Promoting Inquiry-Based Teaching in Laboratory Courses: Are we meeting the Grade?

Christopher Beck, Amy Butler, Karen Burke Da Silva

    Research output: Contribution to journalArticle

    39 Citations (Scopus)

    Abstract

    Over the past decade, repeated calls have been made to incorporate more active teaching and learning in undergraduate biology courses. The emphasis on inquiry-based teaching is especially important in laboratory courses, as these are the courses in which students are applying the process of science. To determine the current state of research on inquiry-based teaching in undergraduate biology laboratory courses, we reviewed the recent published literature on inquiry-based exercises. The majority of studies in our data set were in the subdisciplines of biochemistry, cell biology, developmental biology, genetics, and molecular biology. In addition, most exercises were guided inquiry, rather than open ended or research based. Almost 75% of the studies included assessment data, with two-thirds of these studies including multiple types of assessment data. However, few exercises were assessed in multiple courses or at multiple institutions. Furthermore, assessments were rarely based on published instruments. Although the results of the studies in our data set show a positive effect of inquiry-based teaching in biology laboratory courses on student learning gains, research that uses the same instrument across a range of courses and institutions is needed to determine whether these results can be generalized.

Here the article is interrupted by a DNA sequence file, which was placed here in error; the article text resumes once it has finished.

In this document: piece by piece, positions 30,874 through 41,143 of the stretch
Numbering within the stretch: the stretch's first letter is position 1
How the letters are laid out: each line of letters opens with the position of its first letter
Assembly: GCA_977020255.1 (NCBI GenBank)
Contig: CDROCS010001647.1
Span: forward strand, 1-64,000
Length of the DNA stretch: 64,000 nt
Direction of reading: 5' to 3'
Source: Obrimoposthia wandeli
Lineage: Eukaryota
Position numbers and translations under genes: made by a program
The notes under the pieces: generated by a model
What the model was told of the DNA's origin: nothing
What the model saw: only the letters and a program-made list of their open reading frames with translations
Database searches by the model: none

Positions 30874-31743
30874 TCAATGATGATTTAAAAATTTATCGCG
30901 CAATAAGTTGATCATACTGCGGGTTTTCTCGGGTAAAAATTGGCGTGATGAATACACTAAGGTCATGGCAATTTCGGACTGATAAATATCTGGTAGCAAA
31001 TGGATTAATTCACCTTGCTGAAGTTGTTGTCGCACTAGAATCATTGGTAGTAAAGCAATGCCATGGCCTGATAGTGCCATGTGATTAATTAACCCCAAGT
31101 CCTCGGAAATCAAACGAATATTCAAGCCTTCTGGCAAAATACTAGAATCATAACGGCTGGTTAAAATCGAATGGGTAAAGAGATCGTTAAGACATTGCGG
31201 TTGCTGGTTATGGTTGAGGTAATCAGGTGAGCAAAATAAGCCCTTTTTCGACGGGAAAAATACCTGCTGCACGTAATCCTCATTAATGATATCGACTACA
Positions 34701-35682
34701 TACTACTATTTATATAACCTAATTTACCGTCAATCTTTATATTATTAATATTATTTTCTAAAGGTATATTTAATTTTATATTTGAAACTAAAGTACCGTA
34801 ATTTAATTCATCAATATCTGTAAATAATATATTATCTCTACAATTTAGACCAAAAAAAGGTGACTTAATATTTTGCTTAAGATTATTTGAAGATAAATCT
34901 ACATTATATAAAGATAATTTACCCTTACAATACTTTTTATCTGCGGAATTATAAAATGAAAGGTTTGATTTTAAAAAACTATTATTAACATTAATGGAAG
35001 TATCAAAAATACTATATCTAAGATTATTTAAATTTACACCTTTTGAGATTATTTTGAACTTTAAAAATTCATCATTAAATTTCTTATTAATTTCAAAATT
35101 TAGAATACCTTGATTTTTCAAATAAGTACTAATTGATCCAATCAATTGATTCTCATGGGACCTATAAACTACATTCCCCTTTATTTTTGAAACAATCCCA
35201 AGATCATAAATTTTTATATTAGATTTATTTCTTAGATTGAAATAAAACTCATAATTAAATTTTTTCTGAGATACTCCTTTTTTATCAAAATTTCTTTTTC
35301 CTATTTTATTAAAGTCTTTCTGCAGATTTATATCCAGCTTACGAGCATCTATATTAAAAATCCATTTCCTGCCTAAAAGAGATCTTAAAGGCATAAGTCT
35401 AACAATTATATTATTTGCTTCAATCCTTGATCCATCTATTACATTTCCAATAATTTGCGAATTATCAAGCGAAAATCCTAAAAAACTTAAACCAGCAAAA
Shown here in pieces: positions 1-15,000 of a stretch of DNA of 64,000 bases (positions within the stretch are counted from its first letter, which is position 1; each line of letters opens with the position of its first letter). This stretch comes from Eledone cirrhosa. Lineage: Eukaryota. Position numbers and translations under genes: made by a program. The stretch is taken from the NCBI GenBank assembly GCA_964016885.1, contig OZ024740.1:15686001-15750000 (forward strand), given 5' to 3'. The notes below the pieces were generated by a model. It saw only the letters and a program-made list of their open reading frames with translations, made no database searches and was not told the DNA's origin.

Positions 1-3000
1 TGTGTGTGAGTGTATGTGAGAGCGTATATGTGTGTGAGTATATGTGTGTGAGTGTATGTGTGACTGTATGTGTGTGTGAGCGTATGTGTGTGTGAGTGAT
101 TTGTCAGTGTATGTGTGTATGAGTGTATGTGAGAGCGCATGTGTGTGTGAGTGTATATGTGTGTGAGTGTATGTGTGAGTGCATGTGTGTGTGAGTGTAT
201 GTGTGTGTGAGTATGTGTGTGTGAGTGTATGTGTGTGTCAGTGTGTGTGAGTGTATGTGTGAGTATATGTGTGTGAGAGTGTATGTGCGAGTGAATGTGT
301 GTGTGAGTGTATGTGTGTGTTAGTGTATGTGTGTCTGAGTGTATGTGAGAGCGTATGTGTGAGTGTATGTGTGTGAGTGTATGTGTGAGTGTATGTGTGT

Original languageEnglish
    Pages (from-to)444-452
    Number of pages9
    JournalCBE - Life Sciences Education
    Volume13
    Issue number3
    DOIs
    Publication statusPublished - 2014

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